The photo that became the cover of “Blue Train,” 1957. Photo by Francis Wolff.
By Matt Silver
By mid-September of 1957, John Coltrane had been kicked out of Miles’s band, he’d kicked heroin, and he’d kicked his musical development into overdrive. First by joining Thelonious Monk’s Quartet for a transformative six-month run at The Five Spot in New York City and then by making up for a relatively late debut as a leader by pumping out Prestige recording dates in volume. This prolific recorded output for Prestige would continue in earnest through 1958; it’s no accident that one of those sessions came to be titled Settin’ the Pace.
But let’s get back to September ’57. Trane kicked off the month as a sideman on pianist Sonny Clark’s iconic Blue Note release, Sonny’s Crib. He’d guested on others’ Blue Note sessions — Johnny Griffin’s A Blowing Session with Hank Mobley five months earlier and as a featured guest of Monk's quartet just months later at Carnegie Hall — but he’d never led one.
From left: Curtis Fuller, Coltrane, Donald Byrd, recording session for “Sonny's Crib.” (Blue Note, 1957). Photo by Francis Wolff.
And after September 15th, 1957, he’d never lead one again.
But, for a one and done, Blue Note Records sure got their money’s worth with Blue Train. Blue Train was so impactful that — together with Sonny’s Crib — it’s considered the epitome of Blue Note’s hard bop sound. Paul Chambers and Curtis Fuller carry over from the Clark-led session, while Coltrane adds Kenny Drew on piano, Philly Joe Jones on drums, and a fellow Philadelphian on trumpet who’d just turned 19 two months prior — Lee Morgan. There are certainly more uniformly celebrated Coltrane recordings — Giant Steps, A Love Supreme, and virtually anything else produced by the Classic Quartet of Coltrane, Tyner, Jones, and Garrison — but Blue Train is Coltrane’s first truly independent musical statement. And, like Kobe without Shaq, Coltrane demonstrated the capacity to carry out an iconic session just fine without Miles Davis.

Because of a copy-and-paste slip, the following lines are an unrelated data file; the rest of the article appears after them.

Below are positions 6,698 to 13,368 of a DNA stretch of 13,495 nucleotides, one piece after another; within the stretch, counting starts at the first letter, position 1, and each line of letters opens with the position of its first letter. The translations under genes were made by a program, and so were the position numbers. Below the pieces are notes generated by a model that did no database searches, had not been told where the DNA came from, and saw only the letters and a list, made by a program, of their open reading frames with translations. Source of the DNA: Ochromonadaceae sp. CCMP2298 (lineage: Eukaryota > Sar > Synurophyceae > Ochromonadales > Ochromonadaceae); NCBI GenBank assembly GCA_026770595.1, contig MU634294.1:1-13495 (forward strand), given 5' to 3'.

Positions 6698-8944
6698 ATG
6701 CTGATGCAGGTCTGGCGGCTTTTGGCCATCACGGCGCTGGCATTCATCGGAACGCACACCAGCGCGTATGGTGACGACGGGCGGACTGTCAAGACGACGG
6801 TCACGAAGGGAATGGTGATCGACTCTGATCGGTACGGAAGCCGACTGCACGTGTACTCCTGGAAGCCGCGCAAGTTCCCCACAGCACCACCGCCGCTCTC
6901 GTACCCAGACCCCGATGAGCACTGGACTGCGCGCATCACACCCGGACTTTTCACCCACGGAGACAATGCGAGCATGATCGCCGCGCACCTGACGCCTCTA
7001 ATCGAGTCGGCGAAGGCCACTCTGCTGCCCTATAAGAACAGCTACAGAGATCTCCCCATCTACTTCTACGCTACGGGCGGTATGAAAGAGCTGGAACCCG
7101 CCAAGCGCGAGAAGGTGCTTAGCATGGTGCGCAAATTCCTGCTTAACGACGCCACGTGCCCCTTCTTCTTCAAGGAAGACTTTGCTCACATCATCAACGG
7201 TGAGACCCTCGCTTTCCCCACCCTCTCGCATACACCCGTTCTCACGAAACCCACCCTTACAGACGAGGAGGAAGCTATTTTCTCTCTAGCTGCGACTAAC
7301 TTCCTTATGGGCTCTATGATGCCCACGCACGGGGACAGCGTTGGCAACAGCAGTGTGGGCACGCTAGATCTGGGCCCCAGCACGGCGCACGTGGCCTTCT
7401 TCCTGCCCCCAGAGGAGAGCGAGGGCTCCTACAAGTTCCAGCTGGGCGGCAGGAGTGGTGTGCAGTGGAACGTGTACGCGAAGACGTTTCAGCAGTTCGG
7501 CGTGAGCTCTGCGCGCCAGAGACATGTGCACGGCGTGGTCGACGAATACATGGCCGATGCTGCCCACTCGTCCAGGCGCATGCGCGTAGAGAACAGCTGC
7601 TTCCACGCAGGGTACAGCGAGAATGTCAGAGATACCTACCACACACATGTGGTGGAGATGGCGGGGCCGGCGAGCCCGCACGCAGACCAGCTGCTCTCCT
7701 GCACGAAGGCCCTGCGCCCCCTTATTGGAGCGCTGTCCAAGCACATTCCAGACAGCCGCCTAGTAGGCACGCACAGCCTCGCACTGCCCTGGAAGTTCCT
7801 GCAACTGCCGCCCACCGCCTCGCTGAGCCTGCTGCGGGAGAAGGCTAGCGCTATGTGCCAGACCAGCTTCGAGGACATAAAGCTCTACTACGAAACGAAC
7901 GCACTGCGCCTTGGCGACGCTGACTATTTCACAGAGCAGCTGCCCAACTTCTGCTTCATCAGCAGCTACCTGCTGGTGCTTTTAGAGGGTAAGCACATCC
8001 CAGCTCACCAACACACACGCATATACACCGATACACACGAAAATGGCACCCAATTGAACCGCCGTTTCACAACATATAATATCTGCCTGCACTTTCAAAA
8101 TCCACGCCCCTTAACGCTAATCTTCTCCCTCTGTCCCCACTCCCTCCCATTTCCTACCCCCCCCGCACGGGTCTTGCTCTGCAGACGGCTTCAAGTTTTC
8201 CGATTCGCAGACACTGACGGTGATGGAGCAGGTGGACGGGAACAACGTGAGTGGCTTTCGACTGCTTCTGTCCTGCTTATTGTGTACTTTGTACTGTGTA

That historic one-off for Blue Note was followed with a flurry for Prestige, including Dig It!, with Red Garland leading a quintet featuring Donald Byrd, and Groove Blues, a date led by boss tenor Gene Ammons, where, because of a surplus of tenor talent in the recording studio and the presence of Pepper Adams on baritone sax, Coltrane returns to his native horn, the alto.
The most interesting of these, however, might be the couple of dates that see Coltrane share billing with a sensational young jazz tuba player named Ray Draper, who debuted for Prestige at just 16-years-old, went on to lead three albums, and eventually led a fusion group that featured Coltrane-inspired saxophonist Ernie Watts.
What came next was the most important Reformation since the one that swept through Europe in the 1500s, the reunification of Miles Davis’s First Great Quintet, which was about to enter its most iconic period. But THAT will have to wait….until tomorrow.